If you are from a religious minority in Pakistan, you still can’t drive till you’re 18 but you can very well become a victim of blasphemy even at eight.
Late July this year, an eight-year-old Hindu boy accidentally entered a madrassa in Bhong, in Punjab’s Rahim Yar Khan district. On being reprimanded by the cleric, Hafiz Muhammad Ibrahim, for loitering in the madrassa, the boy allegedly urinated on the carpet out of fear. Ibrahim lodged a police complaint claiming that the Hindu boy intentionally peed in the madrassa and desecrated religious books.
The eight-year-old was booked under 295-A of the Pakistan Penal Code, which carries imprisonment up to 10 years for “deliberate and malicious intention of outraging the religious feelings of any class by words, or by visible representations.” This made him the youngest victim in Pakistan’s turbulent history of the blasphemy law. After a local court granted him bail, an online anti-Hindu campaign led by cleric Razzaq Soomro continued unchecked. This eventually resulted in a mob of more than a hundred people attacking the Ganesh temple in Bhong. They vandalised the temple and desecrated the deities. Shops of the Hindu community were shut down, while several families fled the area fearing backlash from blasphemy violence. This is the eighth attack on a temple attack in the last 12 months. While people falsely accused of blasphemy suffer endlessly, the blasphemy of attacking a temple can even see perpetrators walk scot-free. Like in the case of vandalisation of a historical temple in Karak, where the cleric apologised and was pardoned.
Fearful of their fates, the Hindu boy and his family remain in hiding. The mere rumour or false allegation of blasphemy alters lives forever. Added to constant persecution that the Hindu community faces with minor girls being forced into conversions and marriages.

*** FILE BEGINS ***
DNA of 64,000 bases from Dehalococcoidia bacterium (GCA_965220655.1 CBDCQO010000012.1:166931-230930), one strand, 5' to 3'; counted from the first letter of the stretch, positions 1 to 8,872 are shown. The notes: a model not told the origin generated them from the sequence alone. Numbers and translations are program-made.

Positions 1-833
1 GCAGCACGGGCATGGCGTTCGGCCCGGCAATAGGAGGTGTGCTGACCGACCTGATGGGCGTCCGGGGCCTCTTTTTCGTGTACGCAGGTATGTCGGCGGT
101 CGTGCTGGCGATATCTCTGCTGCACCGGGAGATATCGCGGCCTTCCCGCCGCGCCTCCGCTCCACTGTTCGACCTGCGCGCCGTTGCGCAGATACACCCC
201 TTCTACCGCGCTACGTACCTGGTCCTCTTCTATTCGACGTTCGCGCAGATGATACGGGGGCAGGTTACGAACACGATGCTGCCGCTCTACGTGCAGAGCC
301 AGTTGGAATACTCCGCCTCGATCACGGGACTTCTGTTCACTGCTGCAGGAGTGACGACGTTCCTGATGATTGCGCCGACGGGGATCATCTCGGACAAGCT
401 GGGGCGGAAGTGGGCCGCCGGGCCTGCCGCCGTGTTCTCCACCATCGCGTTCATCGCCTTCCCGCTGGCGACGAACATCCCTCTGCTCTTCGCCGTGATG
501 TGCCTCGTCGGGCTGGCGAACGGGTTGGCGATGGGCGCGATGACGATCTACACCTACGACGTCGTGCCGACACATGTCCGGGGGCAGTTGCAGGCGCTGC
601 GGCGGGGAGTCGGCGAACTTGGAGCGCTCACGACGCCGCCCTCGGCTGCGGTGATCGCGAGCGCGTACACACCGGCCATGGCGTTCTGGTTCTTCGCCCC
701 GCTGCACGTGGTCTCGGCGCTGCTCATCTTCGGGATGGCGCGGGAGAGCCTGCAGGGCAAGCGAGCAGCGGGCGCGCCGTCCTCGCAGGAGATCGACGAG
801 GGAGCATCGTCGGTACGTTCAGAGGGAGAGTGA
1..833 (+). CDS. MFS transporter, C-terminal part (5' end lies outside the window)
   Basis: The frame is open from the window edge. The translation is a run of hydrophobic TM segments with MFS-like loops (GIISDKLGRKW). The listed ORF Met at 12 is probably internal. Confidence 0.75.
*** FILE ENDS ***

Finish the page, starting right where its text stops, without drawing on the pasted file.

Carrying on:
No will to change
Children being charged with blasphemy in Pakistan is not new. In 2016, nine-year-old Izhan, a Christian boy, and his mother were accused of burning the Quran in Quetta. They were later released after interrogation when political and rights groups intervened. Faryal Bhatti, 13, was accused of blasphemy after she made an Urdu spelling mistake in an Islamiat class in 2011. Another 12-year-old girl with down syndrome, Rimsha Masih, was wrongfully accused of desecrating the Quran by a local imam. In 2018, Nabeel Masih, 16, was booked for blasphemy for sharing a picture of Kabba on Facebook. And as early as 1993, Salamat Masih, 11, was charged for blasphemy for scribbling sacrilegious text on the wall of a mosque along with his father and uncle.
Despite the worldwide criticism Pakistan’s blasphemy laws draw, the State remains unmoved. There is no will to even make procedural changes. A 2017 high court judgment asking for legislation to punish those who make false accusations went nowhere as the Pakistan Tehreek-e-Insaf (PTI) withdrew the bill from Senate in 2018. To this day, no one who has falsely accused a citizen of blasphemy has been punished, even if victims have spent 20 years imprisoned for a crime they didn’t commit.
So, when the European Union Parliament highlights the injustice and discrimination of Pakistan’s blasphemy laws and calls for taking away the GST+ status, ministers line up to call it a grand conspiracy against the country. The world is told that there is no problem at all with the minorities in Pakistan.
Jinnah’s speech forgotten
August is always packed with commemorative days. There is a day when Pakistan celebrates independence, 14 August, then there is the day that Pakistan doesn’t want to celebrate as its independence day, 15 August. Despite the speeches and statements of founding father Mohammad Ali Jinnah marking Pakistan’s birthday on 15 August in 1947, independence day was moved to 14 August in 1948.
There is another day commemorated with a part of Jinnah’s 1947 speech to the Constituent Assembly of Pakistan on 11 August: “You are free; you are free to go to your temples, you are free to go to your mosques or to any other place or worship in this State of Pakistan. You may belong to any religion or caste or creed — that has nothing to do with the business of the State.” The speech was blacked out, deliberately destroyed, and underplayed in the national discourse. Like, how’d we say it today, Jinnah’s speech went missing. And with it the idea of religion not being business of the State.
Pakistan, since 2009, observes 11 August as National Minorities Day. A day for more speeches, some gratitude for the religious minorities and a day to post the 52-word text of “you are free to go to your temples…”. There will always be talk about finding Jinnah’s Pakistan, but no government is interested in actually carving a social contract with its minority citizens that doesn’t entail persecutory laws and policies.
The author is a freelance journalist from Pakistan. Her Twitter handle is @nailainayat. Views are personal.